Klystron used in radar systems, 1950-1959.
© Science Museum / Science & Society Picture Library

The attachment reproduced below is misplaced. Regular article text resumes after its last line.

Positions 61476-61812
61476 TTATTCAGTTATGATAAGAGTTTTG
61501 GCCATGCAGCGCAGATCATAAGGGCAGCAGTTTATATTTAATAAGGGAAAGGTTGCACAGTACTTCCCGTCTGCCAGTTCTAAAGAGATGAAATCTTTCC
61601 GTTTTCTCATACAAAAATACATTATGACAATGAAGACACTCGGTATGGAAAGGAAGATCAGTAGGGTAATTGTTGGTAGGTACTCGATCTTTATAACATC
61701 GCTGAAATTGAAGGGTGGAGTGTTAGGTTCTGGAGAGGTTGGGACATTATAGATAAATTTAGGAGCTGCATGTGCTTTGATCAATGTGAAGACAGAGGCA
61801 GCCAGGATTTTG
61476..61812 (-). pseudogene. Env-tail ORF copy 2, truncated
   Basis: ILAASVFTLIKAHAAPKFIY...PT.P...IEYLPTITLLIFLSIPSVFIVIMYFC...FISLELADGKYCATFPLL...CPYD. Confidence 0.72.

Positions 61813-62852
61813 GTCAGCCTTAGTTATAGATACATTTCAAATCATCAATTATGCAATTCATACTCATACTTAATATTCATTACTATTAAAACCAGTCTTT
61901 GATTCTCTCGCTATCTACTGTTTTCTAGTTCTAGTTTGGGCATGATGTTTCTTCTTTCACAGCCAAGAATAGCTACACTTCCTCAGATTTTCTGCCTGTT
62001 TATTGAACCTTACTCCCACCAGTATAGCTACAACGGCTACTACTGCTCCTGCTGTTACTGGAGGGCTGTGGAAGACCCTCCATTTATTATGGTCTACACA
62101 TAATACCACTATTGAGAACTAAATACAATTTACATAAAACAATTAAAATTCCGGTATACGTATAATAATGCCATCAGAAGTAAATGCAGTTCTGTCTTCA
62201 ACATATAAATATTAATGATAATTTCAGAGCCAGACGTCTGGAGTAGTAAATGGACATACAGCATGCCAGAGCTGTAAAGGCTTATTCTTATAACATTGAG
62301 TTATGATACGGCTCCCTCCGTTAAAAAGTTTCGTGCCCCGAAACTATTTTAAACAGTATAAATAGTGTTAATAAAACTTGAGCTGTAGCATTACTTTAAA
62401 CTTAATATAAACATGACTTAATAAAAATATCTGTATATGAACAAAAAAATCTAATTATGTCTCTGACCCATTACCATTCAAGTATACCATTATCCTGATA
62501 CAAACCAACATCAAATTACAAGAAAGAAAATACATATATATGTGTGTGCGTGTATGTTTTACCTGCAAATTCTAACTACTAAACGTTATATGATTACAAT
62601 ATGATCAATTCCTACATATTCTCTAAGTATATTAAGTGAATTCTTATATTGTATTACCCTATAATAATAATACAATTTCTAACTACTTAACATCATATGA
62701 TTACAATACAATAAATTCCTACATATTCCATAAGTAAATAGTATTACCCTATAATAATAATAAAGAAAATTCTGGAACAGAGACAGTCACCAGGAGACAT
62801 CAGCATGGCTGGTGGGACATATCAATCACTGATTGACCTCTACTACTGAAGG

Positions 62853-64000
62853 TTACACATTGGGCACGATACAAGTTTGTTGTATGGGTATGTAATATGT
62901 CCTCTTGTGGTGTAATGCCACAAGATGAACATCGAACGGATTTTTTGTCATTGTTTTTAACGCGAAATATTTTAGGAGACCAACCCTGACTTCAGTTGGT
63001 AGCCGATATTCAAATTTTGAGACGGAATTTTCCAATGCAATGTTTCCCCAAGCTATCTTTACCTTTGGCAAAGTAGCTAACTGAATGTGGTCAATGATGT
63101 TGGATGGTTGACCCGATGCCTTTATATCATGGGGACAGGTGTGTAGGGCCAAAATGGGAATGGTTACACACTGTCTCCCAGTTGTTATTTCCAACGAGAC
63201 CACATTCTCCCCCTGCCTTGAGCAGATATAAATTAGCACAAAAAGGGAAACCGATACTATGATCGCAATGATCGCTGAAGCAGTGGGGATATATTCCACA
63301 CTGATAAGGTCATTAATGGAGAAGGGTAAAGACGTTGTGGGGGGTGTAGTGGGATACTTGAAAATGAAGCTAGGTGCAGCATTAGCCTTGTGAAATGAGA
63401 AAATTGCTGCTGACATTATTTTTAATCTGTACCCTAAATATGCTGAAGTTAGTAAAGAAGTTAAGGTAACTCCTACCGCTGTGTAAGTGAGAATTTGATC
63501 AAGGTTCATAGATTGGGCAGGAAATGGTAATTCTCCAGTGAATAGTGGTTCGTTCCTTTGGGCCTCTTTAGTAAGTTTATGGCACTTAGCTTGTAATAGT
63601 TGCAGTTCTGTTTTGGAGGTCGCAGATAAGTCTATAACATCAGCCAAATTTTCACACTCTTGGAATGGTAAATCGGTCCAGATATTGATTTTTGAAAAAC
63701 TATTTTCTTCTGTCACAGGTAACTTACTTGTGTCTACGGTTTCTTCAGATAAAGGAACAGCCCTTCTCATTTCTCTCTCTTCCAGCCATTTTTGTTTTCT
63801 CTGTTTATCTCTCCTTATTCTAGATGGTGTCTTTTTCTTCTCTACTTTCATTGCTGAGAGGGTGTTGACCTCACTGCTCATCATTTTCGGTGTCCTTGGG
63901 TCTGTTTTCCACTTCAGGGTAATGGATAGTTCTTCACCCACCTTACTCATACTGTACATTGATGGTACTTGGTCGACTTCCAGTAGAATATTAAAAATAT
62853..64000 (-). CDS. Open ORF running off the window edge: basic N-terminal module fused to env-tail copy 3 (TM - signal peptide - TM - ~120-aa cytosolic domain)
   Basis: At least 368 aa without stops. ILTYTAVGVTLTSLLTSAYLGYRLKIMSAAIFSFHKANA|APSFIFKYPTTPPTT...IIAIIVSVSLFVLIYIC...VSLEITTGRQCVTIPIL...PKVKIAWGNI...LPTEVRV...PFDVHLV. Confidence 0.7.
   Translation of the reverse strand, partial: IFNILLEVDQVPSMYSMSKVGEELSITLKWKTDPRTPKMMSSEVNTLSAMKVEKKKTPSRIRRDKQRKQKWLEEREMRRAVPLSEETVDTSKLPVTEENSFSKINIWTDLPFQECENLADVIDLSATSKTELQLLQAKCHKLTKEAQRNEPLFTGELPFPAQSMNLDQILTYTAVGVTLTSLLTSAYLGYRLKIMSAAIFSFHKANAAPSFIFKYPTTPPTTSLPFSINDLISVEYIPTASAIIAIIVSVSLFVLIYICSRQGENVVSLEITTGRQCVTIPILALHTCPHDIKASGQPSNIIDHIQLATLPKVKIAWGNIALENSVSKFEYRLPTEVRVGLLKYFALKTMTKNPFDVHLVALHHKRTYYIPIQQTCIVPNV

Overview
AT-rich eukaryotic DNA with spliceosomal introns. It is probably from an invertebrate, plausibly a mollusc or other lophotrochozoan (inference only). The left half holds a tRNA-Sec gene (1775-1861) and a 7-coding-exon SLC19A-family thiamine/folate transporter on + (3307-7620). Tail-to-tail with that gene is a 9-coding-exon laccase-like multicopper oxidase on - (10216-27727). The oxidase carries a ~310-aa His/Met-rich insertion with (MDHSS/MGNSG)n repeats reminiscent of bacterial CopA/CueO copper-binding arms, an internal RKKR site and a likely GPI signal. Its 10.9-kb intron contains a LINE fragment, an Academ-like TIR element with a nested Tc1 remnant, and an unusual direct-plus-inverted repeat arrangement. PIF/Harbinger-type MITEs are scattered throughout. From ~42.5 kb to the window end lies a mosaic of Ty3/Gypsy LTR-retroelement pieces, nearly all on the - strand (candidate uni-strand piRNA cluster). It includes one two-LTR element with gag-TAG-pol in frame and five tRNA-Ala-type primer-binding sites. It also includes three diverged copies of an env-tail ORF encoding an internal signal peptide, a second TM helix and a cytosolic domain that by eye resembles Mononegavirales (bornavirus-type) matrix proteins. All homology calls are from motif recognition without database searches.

A klystron is an electron tube that generates or amplifies microwaves by velocity modulation. Radar (radio detection and ranging) revolutionised British offensive and defensive capability in World War II, playing a vital role in locating incoming German bomber formations during the Battle of Britain in 1940. It works by bouncing powerful, ultra-short radio waves (microwaves) off distant objects. By measuring the total time taken for the beam to travel to the target and back, it is posible to calculate how far away it is. The bearing of the target is obviously the direction from which the reflected beam is received. As well as its military applications, radar is used to determine relative positions of ships and aircraft to avoid collisions, and in meteorology to locate precipitation.